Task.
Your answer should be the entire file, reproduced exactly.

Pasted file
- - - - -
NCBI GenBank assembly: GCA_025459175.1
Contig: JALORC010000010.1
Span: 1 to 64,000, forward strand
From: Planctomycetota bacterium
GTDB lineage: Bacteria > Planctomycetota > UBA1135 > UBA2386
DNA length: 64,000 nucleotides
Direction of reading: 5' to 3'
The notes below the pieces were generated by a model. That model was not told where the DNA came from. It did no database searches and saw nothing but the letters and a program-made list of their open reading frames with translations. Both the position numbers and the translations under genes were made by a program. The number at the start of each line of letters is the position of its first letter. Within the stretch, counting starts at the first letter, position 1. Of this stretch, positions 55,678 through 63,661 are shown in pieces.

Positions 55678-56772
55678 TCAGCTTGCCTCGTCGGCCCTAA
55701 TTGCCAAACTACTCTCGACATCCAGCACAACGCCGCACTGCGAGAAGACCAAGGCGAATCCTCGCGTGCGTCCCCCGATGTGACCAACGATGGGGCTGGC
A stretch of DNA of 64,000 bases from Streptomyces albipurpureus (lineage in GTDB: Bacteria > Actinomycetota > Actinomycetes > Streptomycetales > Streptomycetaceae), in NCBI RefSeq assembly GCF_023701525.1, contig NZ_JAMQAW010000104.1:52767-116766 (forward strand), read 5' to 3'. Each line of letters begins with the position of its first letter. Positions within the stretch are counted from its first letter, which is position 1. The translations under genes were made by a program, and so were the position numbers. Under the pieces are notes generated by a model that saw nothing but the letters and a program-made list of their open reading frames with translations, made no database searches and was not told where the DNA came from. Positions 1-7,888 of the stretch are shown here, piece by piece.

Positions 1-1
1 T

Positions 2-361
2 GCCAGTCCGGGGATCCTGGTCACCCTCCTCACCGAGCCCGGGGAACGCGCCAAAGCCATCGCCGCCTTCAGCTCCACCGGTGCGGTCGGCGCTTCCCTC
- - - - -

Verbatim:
NCBI GenBank assembly: GCA_025459175.1
Contig: JALORC010000010.1
Span: 1 to 64,000, forward strand
From: Planctomycetota bacterium
GTDB lineage: Bacteria > Planctomycetota > UBA1135 > UBA2386
DNA length: 64,000 nucleotides
Direction of reading: 5' to 3'
The notes below the pieces were generated by a model. That model was not told where the DNA came from. It did no database searches and saw nothing but the letters and a program-made list of their open reading frames with translations. Both the position numbers and the translations under genes were made by a program. The number at the start of each line of letters is the position of its first letter. Within the stretch, counting starts at the first letter, position 1. Of this stretch, positions 55,678 through 63,661 are shown in pieces.

Positions 55678-56772
55678 TCAGCTTGCCTCGTCGGCCCTAA
55701 TTGCCAAACTACTCTCGACATCCAGCACAACGCCGCACTGCGAGAAGACCAAGGCGAATCCTCGCGTGCGTCCCCCGATGTGACCAACGATGGGGCTGGC
A stretch of DNA of 64,000 bases from Streptomyces albipurpureus (lineage in GTDB: Bacteria > Actinomycetota > Actinomycetes > Streptomycetales > Streptomycetaceae), in NCBI RefSeq assembly GCF_023701525.1, contig NZ_JAMQAW010000104.1:52767-116766 (forward strand), read 5' to 3'. Each line of letters begins with the position of its first letter. Positions within the stretch are counted from its first letter, which is position 1. The translations under genes were made by a program, and so were the position numbers. Under the pieces are notes generated by a model that saw nothing but the letters and a program-made list of their open reading frames with translations, made no database searches and was not told where the DNA came from. Positions 1-7,888 of the stretch are shown here, piece by piece.

Positions 1-1
1 T

Positions 2-361
2 GCCAGTCCGGGGATCCTGGTCACCCTCCTCACCGAGCCCGGGGAACGCGCCAAAGCCATCGCCGCCTTCAGCTCCACCGGTGCGGTCGGCGCTTCCCTC